Continue reading "Jailbreaking" Won't Land You In Jail . . .

posted by Adam Marcus @ 1:55 PM | IP, Software

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Thursday, July 22, 2010

FCC & Free Press - Send Lawyers, Guns and Money to Regulate the Internet

Praise the Lord and pass the ammunition.

So goes the FCC's stacked "706 Report" on broadband this week, which said that Americans aren't getting broadband in a "reasonable and timely basis," the first negative conclusion since the report's inception.

Using the standard developed in the National Broadband Plan (NBP) - which recommends "that every household in America have access to affordable broadband service offering actual download (i.e., to the customer) speeds of at least 4 Mbps and actual upload (i.e., from the customer) speeds of at least 1 Mbps" - the Commission determined that by this benchmark "broadband remains unavailable to approximately 14 to 24 million Americans." (Not that 14 - 24 million Americans don't have high-speed access, as has erroneously been reported.)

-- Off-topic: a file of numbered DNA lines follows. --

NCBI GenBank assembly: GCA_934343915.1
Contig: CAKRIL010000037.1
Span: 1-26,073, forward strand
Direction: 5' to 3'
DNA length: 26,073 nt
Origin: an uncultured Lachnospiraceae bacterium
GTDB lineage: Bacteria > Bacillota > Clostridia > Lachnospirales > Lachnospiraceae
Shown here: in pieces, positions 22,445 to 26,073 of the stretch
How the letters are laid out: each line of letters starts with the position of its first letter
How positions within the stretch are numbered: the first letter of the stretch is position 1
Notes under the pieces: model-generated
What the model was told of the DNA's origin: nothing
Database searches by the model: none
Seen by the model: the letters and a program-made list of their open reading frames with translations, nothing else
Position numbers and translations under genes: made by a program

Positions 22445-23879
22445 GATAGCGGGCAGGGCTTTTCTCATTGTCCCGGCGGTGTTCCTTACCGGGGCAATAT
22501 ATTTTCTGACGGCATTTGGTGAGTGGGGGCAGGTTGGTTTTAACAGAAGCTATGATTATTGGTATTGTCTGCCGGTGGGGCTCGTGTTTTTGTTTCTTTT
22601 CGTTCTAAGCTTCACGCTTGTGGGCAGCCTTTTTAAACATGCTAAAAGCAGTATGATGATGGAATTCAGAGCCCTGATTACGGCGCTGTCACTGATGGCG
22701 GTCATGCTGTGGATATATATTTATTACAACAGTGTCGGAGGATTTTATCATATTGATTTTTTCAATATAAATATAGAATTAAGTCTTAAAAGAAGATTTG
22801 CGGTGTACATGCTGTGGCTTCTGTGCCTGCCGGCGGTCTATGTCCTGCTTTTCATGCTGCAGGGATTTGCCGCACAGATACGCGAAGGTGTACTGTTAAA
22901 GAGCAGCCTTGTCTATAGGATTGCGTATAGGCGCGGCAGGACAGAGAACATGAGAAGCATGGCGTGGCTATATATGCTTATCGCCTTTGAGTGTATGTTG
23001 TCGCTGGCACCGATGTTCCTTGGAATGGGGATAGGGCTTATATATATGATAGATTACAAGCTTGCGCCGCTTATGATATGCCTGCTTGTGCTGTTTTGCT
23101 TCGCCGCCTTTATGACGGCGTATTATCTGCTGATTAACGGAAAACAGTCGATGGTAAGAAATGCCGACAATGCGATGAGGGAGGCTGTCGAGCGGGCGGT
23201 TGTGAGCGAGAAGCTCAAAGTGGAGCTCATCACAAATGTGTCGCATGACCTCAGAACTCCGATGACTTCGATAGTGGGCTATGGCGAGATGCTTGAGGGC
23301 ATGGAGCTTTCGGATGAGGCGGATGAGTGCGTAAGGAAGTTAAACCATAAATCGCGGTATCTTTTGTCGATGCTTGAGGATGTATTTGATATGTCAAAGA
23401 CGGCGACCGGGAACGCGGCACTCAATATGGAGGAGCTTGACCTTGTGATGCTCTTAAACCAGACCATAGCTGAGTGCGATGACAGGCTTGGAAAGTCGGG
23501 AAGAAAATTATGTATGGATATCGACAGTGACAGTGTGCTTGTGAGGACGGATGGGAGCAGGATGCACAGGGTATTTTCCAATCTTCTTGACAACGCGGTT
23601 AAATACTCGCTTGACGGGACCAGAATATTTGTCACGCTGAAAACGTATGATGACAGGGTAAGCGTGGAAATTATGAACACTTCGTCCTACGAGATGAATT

The FCC is building its war chest so that it can justify Lilliputian Internet regulation of network providers. Through a number of recent proceedings, statements and reports - e.g., the Open Internet NPRM, Cellular Competition Report, and "Third Way" NOI - the 706 Report traffics in the same meme: network providers just aren't doing their job, so they must be coerced or shamed into proper "compliance."

Not uncharacteristically, The Free Press heralded the new, rather dour (and now redundant) broadband assessment. Said the lugubrious, special interest lobbyists - "Now that the FCC has taken the first step of acknowledging America's broadband problem, we hope that it will advance policies to reverse this decline though the promotion of real competition and true consumer choice."